The government conceded that because the jury had not found the drug quantity, defendant could only be sentenced under § 841(b)(1)(C) to a maximum statutory term of thirty years. It contended, however, that Apprendi had not overruled the holding in Almendarez-Torres v. United States, 523 U.S. 224 (1998), that the fact of a prior conviction is not an element of the offense that must be pled in the indictment and found by the jury. Therefore, it rejected the remainder of defendant's arguments.
The district court agreed with the government's position. It calculated defendant's guideline sentence as follows. Because Apprendi required that the maximum statutory sentence be adjusted to thirty years, the offense statutory maximum for purposes of the career offender guideline was now "25 years or more" rather than "life." See USSG § 4B1.1. Therefore, defendant's offense level under the career offender guideline was 34, and his Criminal History category was VI. See id. This created a guideline range of 262 to 327 months. The district court sentenced defendant at the lower end of this range, to 262 months.
In this appeal, defendant contends that Apprendi also required that the jury be allowed to determine whether he had a prior felony drug conviction that raised the applicable offense statutory maximum under § 841(b)(1)(C) from twenty years to thirty years, and thus, whether his offense level under the career offender guideline should have been 32 rather than 34. See USSG § 4B1.1. Defendant concedes that his argument is foreclosed by Almendarez-Torres as well as by prior circuit precedent. See United States v. Martinez-Villalva, 232 F.3d 1329, 1332 (10th Cir. 2000). He states he has raised his Apprendi argument in order to preserve it for further review in the event that the Supreme Court overrules Almendarez-Torres. Since we are bound by Almendarez-Torres and prior panel decisions concerning this issue, however, we cannot grant anticipatory relief and must affirm defendant's sentence. See United States v. Dorris, 236 F.3d 582, 587 (10th Cir. 2000), cert. denied, 121 S. Ct. 1635 (2001).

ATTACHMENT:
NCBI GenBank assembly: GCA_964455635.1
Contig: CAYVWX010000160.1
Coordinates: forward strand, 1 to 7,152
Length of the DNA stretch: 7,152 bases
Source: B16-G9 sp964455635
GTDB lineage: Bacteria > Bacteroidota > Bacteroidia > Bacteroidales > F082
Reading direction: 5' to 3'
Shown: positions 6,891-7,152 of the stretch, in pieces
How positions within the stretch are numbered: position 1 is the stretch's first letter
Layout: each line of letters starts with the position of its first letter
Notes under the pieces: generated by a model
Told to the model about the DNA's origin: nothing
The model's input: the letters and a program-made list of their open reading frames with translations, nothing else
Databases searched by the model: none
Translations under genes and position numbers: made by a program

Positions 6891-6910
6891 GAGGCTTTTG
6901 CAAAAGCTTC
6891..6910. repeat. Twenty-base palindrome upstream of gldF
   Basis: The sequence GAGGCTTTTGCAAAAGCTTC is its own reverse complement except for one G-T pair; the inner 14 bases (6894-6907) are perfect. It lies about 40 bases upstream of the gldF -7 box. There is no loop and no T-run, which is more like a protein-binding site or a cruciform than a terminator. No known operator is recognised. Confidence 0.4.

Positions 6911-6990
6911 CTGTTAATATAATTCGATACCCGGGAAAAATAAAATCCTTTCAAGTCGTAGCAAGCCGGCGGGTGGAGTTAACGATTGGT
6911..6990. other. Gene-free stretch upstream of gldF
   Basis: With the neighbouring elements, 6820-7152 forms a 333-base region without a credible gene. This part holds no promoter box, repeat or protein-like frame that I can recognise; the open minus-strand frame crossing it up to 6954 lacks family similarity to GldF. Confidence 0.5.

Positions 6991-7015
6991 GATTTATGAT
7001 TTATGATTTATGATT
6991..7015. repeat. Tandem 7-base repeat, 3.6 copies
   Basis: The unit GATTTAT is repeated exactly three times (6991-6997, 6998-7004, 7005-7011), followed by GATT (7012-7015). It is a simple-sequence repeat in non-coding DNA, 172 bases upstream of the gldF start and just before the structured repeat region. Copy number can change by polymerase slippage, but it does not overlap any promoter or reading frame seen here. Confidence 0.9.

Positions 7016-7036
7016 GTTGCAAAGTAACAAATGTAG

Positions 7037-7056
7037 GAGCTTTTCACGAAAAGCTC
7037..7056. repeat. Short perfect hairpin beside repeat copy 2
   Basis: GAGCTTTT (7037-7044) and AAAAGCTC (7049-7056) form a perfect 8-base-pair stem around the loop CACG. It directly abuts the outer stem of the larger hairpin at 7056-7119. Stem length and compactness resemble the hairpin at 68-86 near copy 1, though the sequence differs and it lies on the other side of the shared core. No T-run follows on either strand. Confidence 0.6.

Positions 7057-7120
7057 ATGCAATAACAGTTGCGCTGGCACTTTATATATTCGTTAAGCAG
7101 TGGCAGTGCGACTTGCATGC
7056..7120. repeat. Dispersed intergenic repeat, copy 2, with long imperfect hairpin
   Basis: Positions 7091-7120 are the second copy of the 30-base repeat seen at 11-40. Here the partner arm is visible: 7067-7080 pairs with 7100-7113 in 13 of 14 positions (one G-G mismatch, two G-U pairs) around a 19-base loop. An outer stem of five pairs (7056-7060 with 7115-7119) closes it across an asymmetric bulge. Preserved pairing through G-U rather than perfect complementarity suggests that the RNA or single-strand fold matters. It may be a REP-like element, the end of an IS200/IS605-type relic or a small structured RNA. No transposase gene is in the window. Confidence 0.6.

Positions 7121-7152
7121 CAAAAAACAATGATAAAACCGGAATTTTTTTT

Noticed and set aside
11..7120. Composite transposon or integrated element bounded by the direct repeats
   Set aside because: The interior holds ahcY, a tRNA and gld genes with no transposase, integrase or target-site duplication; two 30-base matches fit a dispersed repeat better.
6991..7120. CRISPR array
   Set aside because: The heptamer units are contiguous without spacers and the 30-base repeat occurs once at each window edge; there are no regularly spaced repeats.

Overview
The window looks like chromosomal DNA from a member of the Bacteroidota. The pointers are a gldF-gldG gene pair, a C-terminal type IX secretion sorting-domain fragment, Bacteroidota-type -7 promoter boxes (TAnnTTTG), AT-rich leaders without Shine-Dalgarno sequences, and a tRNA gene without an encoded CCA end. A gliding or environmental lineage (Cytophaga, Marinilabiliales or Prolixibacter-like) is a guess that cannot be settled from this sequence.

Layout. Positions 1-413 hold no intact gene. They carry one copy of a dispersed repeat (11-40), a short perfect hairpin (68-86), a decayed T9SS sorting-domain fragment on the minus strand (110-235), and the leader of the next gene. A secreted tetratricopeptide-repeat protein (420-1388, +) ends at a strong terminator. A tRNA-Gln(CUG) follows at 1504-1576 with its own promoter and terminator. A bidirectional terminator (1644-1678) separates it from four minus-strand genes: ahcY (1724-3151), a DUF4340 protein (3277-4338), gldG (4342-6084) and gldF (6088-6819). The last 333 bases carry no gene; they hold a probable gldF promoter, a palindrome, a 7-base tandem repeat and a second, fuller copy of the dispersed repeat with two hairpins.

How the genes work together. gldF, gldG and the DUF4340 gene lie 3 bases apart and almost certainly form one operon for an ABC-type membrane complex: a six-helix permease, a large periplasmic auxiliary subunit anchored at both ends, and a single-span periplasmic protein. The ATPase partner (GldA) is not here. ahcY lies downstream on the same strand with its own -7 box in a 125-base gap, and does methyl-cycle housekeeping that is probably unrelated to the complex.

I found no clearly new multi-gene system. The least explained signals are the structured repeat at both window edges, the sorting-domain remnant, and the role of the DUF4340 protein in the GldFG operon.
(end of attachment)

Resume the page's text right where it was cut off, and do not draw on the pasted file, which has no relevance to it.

The judgment of the United States District Court for the District of Colorado is AFFIRMED. E. Richard Toray's motion to withdraw as defendant's counsel is GRANTED. The clerk of court is directed to find and appoint replacement counsel pursuant to 18 U.S.C. § 3006A within ten days of the entry of this order and judgment.
Entered for the Court
Paul J. Kelly, Jr.
*. This order and judgment is not binding precedent, except under the doctrines of law of the case, res judicata, and collateral estoppel. The court generally disfavors the citation of orders and judgments; nevertheless, an order and judgment may be cited under the terms and conditions of 10th Cir. R. 36.3.
1. The district court had applied a guideline range of 262 to 327 months' imprisonment based on a career offender level of 34 and a criminal history category of VI. We remanded for resentencing within a guideline range of 360 months to life imprisonment based on a career offender offense level of 37, the correct offense level in view of the enhanced statutory sentence.